Switzerland adds Denmark and Australia to quarantine list

Arrivals from Denmark and Australia must complete a mandatory ten-day quarantine, effective immediately.

A stop sign against a dark background. Photo by Ron McClenny on Unsplash
Entry from several countries to Switzerland has been heavily restricted. Photo by Ron McClenny on Unsplash

Just two days after adding five countries to its virus variant of concern list, Switzerland on Monday added another four including Angola, Australia, Denmark and Zambia. 

The countries were added due to concerns surrounding the Omicron variant. 

Czech Republic, Egypt, Malawi, the Netherlands and the United Kingdom were added on Saturday. 

READ MORE: Switzerland imposes quarantine on all arrivals from UK

On Friday, several countries were added to the list including Belgium, Botswana, Eswatini, Hong Kong, Israel, Lesotho, Mozambique, Namibia, South Africa and Zimbabwe. 

The official list is available here. 

People arriving from these countries need to present a negative test on arrival and must quarantine for ten days. This is the case even if people are vaccinated or have recovered from the virus. 

You also need to do another test between day 4 and day 7, along with informing cantonal authorities. 

You also need to fill in the entry form. 

READ MORE: Here is the form you need to enter Switzerland

The full list of stipulations is illustrated below. 

Image: FOPH

Image: FOPH

Click here for official government information. 

What about banned countries? 

Confusion has surrounded the entry requirements over recent days, largely because there are two separate lists of risk countries – to which two separate sets of rules apply.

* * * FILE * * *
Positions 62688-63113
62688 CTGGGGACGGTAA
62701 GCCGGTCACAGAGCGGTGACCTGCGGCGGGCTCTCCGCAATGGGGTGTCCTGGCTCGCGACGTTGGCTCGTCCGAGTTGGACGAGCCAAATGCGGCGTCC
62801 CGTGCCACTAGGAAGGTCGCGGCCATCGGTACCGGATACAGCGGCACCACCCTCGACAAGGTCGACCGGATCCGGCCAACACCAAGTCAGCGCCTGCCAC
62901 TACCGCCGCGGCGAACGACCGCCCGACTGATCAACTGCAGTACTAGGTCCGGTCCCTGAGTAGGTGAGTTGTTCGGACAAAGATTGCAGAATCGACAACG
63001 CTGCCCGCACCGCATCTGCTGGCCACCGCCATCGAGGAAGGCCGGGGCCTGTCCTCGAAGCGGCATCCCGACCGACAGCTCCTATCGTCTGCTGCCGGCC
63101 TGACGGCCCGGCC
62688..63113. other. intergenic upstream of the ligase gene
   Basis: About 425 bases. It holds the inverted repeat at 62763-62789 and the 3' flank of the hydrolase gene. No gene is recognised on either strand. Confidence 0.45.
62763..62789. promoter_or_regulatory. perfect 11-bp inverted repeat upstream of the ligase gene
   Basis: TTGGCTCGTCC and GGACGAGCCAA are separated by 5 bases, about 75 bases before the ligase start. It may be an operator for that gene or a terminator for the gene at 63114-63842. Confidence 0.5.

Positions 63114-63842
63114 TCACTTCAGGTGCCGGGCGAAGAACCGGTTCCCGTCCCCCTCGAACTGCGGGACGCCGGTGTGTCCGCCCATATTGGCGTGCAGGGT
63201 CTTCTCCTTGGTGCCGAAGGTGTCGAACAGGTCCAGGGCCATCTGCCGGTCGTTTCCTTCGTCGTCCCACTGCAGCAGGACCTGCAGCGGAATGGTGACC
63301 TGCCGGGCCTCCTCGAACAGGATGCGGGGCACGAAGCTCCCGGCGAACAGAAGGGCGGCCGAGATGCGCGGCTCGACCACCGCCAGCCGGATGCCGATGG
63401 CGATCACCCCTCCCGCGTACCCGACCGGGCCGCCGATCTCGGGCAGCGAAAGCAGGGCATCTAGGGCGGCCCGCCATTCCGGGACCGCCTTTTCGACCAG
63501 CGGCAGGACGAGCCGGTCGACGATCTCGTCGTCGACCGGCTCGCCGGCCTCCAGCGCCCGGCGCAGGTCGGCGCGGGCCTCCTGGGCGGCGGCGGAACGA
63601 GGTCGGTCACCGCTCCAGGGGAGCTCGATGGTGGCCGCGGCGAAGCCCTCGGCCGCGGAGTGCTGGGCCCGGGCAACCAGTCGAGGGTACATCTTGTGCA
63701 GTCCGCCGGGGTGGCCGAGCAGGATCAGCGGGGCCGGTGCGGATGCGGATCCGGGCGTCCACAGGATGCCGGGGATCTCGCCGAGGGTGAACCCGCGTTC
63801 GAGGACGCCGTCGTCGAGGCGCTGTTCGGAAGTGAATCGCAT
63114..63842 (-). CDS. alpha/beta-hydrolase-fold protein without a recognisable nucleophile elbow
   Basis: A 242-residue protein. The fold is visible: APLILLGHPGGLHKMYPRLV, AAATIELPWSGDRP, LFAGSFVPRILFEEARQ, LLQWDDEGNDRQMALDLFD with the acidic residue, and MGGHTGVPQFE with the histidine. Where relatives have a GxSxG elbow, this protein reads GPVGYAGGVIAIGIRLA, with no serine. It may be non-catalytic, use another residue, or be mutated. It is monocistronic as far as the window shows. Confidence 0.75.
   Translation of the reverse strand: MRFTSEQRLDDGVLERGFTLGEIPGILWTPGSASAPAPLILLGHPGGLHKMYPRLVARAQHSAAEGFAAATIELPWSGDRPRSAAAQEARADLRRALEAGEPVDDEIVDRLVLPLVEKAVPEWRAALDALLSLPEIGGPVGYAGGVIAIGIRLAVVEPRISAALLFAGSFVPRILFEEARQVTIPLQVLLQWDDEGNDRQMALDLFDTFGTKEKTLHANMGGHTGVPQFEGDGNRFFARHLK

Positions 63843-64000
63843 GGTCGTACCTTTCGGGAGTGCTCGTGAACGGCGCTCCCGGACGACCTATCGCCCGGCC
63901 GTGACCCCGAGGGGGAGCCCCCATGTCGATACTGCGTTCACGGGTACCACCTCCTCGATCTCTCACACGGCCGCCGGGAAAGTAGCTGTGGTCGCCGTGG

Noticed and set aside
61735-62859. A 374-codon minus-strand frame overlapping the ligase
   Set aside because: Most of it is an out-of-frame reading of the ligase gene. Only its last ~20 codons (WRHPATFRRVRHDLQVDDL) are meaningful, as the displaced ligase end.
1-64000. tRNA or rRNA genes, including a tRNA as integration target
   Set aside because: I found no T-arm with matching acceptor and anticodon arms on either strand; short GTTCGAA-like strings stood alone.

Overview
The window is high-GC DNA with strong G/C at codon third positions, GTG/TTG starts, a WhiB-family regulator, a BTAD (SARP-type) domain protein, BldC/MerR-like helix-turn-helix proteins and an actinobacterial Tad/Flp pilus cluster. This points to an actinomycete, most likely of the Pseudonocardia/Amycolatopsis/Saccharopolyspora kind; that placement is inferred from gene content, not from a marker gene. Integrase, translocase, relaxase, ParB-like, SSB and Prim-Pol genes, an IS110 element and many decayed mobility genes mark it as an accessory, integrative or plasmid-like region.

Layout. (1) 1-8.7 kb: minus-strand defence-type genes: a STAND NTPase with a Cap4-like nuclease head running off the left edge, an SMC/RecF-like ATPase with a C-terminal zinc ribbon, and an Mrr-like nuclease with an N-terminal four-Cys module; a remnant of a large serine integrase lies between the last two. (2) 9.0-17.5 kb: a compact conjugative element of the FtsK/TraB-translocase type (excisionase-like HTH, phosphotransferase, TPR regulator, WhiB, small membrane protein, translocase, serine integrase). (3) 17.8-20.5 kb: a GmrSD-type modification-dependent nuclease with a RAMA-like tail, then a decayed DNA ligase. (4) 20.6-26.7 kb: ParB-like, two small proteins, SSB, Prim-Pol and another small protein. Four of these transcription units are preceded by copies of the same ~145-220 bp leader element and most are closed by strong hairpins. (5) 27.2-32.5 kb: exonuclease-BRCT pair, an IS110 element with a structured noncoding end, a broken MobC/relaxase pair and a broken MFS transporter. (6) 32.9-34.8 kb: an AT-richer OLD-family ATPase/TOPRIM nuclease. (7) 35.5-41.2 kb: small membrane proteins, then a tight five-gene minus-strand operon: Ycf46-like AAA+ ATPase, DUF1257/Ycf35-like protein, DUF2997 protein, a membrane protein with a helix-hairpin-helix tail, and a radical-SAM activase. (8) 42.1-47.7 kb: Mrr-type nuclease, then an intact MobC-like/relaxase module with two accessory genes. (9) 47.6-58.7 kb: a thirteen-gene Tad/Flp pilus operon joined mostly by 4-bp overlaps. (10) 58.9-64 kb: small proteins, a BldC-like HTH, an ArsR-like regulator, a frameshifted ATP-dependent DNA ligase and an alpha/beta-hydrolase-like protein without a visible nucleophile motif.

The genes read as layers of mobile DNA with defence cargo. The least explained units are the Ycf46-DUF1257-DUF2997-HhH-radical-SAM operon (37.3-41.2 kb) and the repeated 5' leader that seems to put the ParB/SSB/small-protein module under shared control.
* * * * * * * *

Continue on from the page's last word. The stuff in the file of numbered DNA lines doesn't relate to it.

Switzerland keeps two separate lists relating to entry rules. One, prepared by the Federal Office of Public Health and available here, lists countries with a variant of concern. Entry from countries on that list – which includes the United Kingdom – requires a ten-day quarantine. 

The other, prepared by the State Secretariat for Migration (SEM) and available here, lists high-risk countries from which entry is not possible, unless you are a Swiss citizen or resident. The United Kingdom is not on this list. 

The SEM list is as follows: Botswana, Eswatini, Hong Kong, Israel, Lesotho, Mozambique, Namibia, South Africa and Zimbabwe. 

Member comments

Log in here to leave a comment.
Become a Member to leave a comment.


SAS strike affected 380,000 passengers in July

More than 3,700 flights where cancelled and 380,000 passengers where affected by the 15-day strike which hit Scandinavia's SAS airline last month, the company has revealed.

SAS strike affected 380,000 passengers in July

“We sincerely apologize to our customers who were affected by the July strike,” Anko van der Werff, the company’s chief executive, said in a press release. “We are happy operations returned to normality again allowing us to start regaining our customers’ trust.”

According to the release, 1.3 million passengers travelled with the airline in July, which was still a 23 percent increase on the same month last year, when Covid-19 restrictions were still reducing tourism levels.

“In comparison with last month, the total number of passengers decreased with 32 percent and capacity was decreased by 23 percent, which was a result from the 15-day pilot strike,” the release read. 

Pilot unions in Sweden, Denmark and Norway, went on strike for 15 days last month over pay, conditions, and the company’s refusal to rehire pilots laid off during the Covid-19 pandemic on the same terms as before. 

The strike, which cost the airline between €9m and €12m a day, was ended on July 19th, after which it took several days to get flights back to normal

Van der Werff said company said it would now continue putting in place its restructuring plan, SAS FORWARD, and push ahead with restructuring in the US, where the company has filed for Chapter 11. 

He said these would both “accelerate the transformation process that will lead to a financially stable airline, that will be able to deliver the service our customers are expecting”.